Before he left for the Republican National Convention, Bob Orr started reading William Shirer's The Rise and Fall of the Third Reich. He'd heard Donald Trump's political ascent likened to that of Adolf Hitler. But as a retired judge who spent eighteen years on the N.C. Supreme Court and Court of Appeals, Orr believes that arguments should be backed by evidence. So he cracked open the 1,143-page volume to see if the comparison held up.
Orr is a twenty-first-century rara avis: a moderate Southern Republican steeped in the GOP's anti-Confederate history. His great-grandfather, a Henderson County farmer named Robert Franklin Orr, refused to defend slavery during the Civil War and traveled over the mountain to join the Union army. Orr wore an "I Like Ike" button in elementary school. When he launched his first judicial race in 1988—no Republican had been elected to a statewide appellate court seat since the 1890s—"it required me to reach out to a broader spectrum of voters," he says. "Most people are interested in fairness and competence, and not so much in chest-beating."
Today such bridge-building talk sounds quaint. "We are a dying breed," he says.
We are talking in the lobby of the suburban Cleveland hotel hosting North Carolina's convention delegation. Orr is one of nine state delegates pledged to Ohio governor John Kasich. (Trump has twenty-nine delegates; Ted Cruz, twenty-seven; Marco Rubio, six; Ben Carson, one.) When Trump secured the nomination after a campaign marred by violence and race-baiting, Orr wanted to understand this historic moment in a longer context. That's when he picked up Shirer's history of the Third Reich.
The circumstances in 1930s Germany and twenty-first-century America don't line up neatly. Nonetheless, Orr couldn't help but notice "some of the very same dynamics: a lack of institutions being willing to say no, prejudices and fears, economic strains upon the masses. You had a huge rise in the nationalism: 'Deutschland über alles' versus 'Let's make America great again.' There are enough frightening similarities that I hope give people pause."
Orr, sixty-nine, has never been a delegate before. But Trump, to him, represents such a grave threat that he feels compelled to speak up. "I'm not here to cause problems," he says. "But somebody's got to say—even if we're in a tiny minority—that not all of us believe this."
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Before she left for the RNC, Ann Stokes prayed: "Let me hear your voice, Sovereign Lord. And let me stand for what is right no matter what comes."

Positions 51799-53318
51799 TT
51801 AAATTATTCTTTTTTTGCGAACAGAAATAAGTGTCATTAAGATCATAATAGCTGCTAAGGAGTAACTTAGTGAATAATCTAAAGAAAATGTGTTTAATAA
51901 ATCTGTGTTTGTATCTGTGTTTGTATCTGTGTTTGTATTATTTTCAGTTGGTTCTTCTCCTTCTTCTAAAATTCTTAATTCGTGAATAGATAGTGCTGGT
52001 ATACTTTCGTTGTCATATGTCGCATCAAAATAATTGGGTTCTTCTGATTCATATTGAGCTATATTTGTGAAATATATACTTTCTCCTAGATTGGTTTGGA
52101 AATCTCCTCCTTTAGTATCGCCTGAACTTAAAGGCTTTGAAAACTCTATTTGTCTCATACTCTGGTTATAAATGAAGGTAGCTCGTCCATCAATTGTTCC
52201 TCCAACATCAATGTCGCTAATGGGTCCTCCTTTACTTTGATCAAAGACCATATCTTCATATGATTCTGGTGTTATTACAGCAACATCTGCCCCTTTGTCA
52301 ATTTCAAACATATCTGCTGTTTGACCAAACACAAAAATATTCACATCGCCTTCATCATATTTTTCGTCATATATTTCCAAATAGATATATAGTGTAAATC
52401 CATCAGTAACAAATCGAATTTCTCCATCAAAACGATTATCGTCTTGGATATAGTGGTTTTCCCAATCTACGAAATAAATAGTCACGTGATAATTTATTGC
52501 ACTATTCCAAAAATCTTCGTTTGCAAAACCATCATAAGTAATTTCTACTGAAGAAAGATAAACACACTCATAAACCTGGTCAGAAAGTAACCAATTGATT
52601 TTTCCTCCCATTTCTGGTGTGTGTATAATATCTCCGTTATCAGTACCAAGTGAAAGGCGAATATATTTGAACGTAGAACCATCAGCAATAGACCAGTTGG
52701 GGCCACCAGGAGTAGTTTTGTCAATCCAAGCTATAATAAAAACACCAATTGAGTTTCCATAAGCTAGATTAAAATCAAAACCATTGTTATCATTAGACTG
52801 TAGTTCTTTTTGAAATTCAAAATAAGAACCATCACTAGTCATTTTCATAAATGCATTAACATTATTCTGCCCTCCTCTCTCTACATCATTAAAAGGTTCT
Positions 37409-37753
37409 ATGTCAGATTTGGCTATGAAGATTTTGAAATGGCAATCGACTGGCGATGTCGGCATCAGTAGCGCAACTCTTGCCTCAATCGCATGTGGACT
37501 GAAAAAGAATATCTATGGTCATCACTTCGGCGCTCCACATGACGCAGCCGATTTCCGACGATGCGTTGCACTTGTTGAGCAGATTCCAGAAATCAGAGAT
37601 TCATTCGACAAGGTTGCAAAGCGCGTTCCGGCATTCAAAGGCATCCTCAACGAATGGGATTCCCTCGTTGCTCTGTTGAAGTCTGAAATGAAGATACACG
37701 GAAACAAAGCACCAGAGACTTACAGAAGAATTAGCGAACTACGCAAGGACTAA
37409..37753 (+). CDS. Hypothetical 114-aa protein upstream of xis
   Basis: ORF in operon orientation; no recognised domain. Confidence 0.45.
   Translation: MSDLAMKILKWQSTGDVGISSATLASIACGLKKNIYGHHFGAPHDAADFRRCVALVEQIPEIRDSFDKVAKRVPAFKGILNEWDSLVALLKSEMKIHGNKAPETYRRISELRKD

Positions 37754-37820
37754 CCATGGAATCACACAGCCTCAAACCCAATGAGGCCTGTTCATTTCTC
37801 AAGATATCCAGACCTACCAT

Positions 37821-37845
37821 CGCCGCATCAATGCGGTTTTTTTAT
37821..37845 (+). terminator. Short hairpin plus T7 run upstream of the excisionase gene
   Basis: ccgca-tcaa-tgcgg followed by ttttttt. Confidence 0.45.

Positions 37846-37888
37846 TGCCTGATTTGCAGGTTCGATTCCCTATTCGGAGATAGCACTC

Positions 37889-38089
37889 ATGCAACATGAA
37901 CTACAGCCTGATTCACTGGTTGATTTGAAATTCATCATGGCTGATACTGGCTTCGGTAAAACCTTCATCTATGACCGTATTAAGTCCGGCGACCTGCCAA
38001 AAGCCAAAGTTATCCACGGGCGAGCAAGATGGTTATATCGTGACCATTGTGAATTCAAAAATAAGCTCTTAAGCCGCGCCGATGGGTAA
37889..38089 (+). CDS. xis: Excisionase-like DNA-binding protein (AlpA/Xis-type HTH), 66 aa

Stokes, who lives in Lexington, has only been politically active since 2012. But her values, she says, were forged as a child. "I was raised on the Bible," she says. "My grandfather was a minister, so I was taught the word of God." Starting in her twenties, Stokes flirted with liberalism, but "then I came home to my roots. Socialism sounds wonderful on paper. But the reality of socialism is you run out of other people's money. The Bible clearly teaches us that you're going to answer for your own actions. The Bible tells us if you don't work, you're not going to eat."
Stokes, sixty, was once on food stamps herself; she was in college, and her husband lost his job. "But as soon as we were self-sustaining, we were immediately off," she says. By contrast, she calls Obamacare socialist—an enduring government incursion into people's lives.
Stokes found her candidate in U.S. Senator Ted Cruz, a preacher's son who, launching his presidential bid, talked about "the transformative love of Jesus Christ" and described the Constitution as a check on overzealous government. In the Texan, she saw a "standard-bearer for religious liberty." In December, she retired early from her career as a marketing representative and went on the road to volunteer for his campaign.
If Cruz is, to Stokes, a fighter for her values, Trump is merely a dealmaker. "If you don't have core values, everything is negotiable," she says. "And the bottom line then becomes: What's in it for me?"
Believing a national convention should be deliberative, Stokes became involved in Free the Delegates 2016, a coalition trying to write a "conscience clause" into the convention rules. That would allow delegates to change their votes if their pledged candidates behaved badly. "The delegates," she says, "are a firewall against mob rule."
Adopting the rules will be one of the first orders of business tomorrow. Stokes knows a conscience clause is improbable. Still, she's ready to make her stand.